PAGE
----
More than 70% of carious lesions (now over 125 million per year) are restored with acrylate-based resin composites which have a median service-life of less than 6 years (vs. 15 years for amalgam). The major reason for replacing these restorations is because of secondary caries, but the reason these lesion develop more rapidly on resin-based composites is unclear. Previous clinical studies on the relationship of the margin gap to the development of secondary caries have resulted in equivocal results due to the complexity of interacting variable and the inability to accurately monitor gap dimensions. More controlled in vitro experiments have focused on amalgams and not resin-based composites. This research will investigate a commercial acrylate-based resin dental composite and relevant polymer systems with the following specific aims: (1) to determine the role of the microgap in the development of secondary caries in human teeth, (2) to define how gap dimension controls the occluded chemistry within the gap, and (3) to determine how the occluded chemistry impacts the structure and properties of the resin and composite. This will be accomplished in a 4 year research effort with a multidisciplinary team and newly available measurement tools and techniques. Restorations with naturally formed microgaps and model restorations with precisely controlled microgap dimensions will be exposed to a realistic, controlled in vitro environment consisting of a consortium of oral bacteria relevant to caries in artificial saliva. The effects of the microbial biofilm on the tooth and the composite surface near the cavosurface margin and on the microgap dimensions will be monitored non-destructively with submicron resolution with a new interferometric technique, Super Resolution Vertical Scanning Interferometry. The relationship of gap dimensions, the activity of the different bacterial strains, and frequency and severity of secondary caries will be determined. In addition, the pH and Ca2+ concentration within the microgap will be measured as a function of depth and time with micro-sensor techniques that are new to dental research. Finally, the direct effect of the occluded microgap chemistry on the resin composite properties and chemistry will be examined using dynamic mechanical testing, fatigue measurements, and a newly developed minibeam technique, as well as FTIR to determine if there is direct evidence of backbone scission by hydrolysis. The successful completion of this research will conclusively test a leading theory for secondary caries in resin-based composites, critically examine the efficacy of these materials for use in dentistry, and develop new, more precise tools for biomaterial investigations in the laboratory and the clinic.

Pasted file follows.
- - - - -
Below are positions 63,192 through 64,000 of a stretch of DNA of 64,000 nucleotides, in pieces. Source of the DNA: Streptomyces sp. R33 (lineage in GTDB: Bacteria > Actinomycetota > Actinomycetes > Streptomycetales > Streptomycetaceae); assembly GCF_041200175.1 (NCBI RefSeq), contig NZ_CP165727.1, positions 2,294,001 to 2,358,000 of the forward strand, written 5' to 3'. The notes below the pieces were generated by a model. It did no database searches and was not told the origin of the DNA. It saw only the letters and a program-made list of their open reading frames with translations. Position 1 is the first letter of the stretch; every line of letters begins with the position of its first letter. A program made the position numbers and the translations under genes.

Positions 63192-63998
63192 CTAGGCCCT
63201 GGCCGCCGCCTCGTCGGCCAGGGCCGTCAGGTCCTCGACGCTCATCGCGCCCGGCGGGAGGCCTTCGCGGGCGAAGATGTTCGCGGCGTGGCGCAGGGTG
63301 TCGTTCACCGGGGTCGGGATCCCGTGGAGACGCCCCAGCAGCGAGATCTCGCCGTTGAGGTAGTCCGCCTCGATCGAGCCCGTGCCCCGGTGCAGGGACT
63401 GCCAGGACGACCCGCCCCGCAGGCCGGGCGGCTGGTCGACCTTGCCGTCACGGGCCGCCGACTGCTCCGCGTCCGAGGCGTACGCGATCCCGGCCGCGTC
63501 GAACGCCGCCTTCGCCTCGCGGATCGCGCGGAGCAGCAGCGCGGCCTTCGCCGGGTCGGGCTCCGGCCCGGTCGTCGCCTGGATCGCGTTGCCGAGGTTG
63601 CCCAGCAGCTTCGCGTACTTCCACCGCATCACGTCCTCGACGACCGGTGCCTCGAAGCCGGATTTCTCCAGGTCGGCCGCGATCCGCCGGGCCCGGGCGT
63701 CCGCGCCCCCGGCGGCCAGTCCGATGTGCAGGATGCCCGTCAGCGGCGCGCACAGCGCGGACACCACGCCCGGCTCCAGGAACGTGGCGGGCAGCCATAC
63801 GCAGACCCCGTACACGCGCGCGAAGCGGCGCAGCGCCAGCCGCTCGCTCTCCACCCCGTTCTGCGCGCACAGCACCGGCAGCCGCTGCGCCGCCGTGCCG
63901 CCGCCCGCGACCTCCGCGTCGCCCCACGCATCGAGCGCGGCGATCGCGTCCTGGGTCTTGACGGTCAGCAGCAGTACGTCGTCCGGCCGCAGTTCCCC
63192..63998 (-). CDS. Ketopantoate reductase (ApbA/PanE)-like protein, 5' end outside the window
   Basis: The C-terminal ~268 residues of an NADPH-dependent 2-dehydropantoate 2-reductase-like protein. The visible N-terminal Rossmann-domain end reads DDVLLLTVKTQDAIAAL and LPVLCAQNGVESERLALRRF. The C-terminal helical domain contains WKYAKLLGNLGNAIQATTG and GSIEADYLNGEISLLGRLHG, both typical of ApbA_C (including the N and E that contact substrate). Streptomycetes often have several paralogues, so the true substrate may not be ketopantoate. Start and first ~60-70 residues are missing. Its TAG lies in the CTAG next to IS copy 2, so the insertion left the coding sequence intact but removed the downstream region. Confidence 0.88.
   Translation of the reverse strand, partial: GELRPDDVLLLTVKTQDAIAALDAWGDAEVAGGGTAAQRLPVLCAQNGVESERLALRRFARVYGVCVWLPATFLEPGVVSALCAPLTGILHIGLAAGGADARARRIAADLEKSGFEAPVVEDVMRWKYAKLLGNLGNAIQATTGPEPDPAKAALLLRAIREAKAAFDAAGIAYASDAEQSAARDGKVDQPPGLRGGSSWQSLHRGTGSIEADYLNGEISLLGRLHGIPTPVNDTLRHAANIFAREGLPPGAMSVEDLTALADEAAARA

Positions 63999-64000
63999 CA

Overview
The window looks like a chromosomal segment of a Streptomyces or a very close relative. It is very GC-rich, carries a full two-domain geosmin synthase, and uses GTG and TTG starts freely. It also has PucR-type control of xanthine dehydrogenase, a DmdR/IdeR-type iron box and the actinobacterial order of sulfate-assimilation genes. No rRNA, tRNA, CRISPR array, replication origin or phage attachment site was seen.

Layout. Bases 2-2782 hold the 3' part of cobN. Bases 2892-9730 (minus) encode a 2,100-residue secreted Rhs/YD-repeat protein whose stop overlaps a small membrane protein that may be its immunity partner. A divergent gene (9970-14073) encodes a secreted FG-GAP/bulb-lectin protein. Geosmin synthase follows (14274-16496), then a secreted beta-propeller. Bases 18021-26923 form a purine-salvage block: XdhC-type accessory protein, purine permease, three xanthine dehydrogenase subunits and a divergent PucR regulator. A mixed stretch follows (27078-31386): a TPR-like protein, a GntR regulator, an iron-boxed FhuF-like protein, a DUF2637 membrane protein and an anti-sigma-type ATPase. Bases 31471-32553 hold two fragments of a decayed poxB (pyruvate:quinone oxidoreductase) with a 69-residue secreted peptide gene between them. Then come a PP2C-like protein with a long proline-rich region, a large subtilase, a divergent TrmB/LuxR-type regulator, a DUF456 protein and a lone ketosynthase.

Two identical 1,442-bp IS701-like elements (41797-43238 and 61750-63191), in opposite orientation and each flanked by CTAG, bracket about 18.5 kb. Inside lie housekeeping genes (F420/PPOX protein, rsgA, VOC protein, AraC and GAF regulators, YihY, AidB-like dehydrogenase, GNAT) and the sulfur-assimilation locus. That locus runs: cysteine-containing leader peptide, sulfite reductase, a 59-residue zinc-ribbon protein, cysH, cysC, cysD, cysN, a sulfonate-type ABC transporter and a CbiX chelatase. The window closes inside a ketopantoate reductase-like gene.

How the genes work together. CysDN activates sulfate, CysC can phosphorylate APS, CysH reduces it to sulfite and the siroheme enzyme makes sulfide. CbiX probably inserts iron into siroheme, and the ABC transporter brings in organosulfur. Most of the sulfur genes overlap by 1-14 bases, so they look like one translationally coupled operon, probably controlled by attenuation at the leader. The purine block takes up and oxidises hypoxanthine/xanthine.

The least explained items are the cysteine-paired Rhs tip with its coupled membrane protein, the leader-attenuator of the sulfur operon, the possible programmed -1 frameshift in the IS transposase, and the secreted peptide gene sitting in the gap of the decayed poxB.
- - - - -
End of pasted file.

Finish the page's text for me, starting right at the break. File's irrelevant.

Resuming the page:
Resin-based dental composites are the principle material used to restore over 120 million cavities each year in the US, but have a very limited service-life that is 40% of an amalgam. This program will use newly available tools and experimental methods to critically evaluate the efficacy of these materials for use in dentistry. New, more precise methods will be developed for biomaterial investigations in the laboratory and the clinic.
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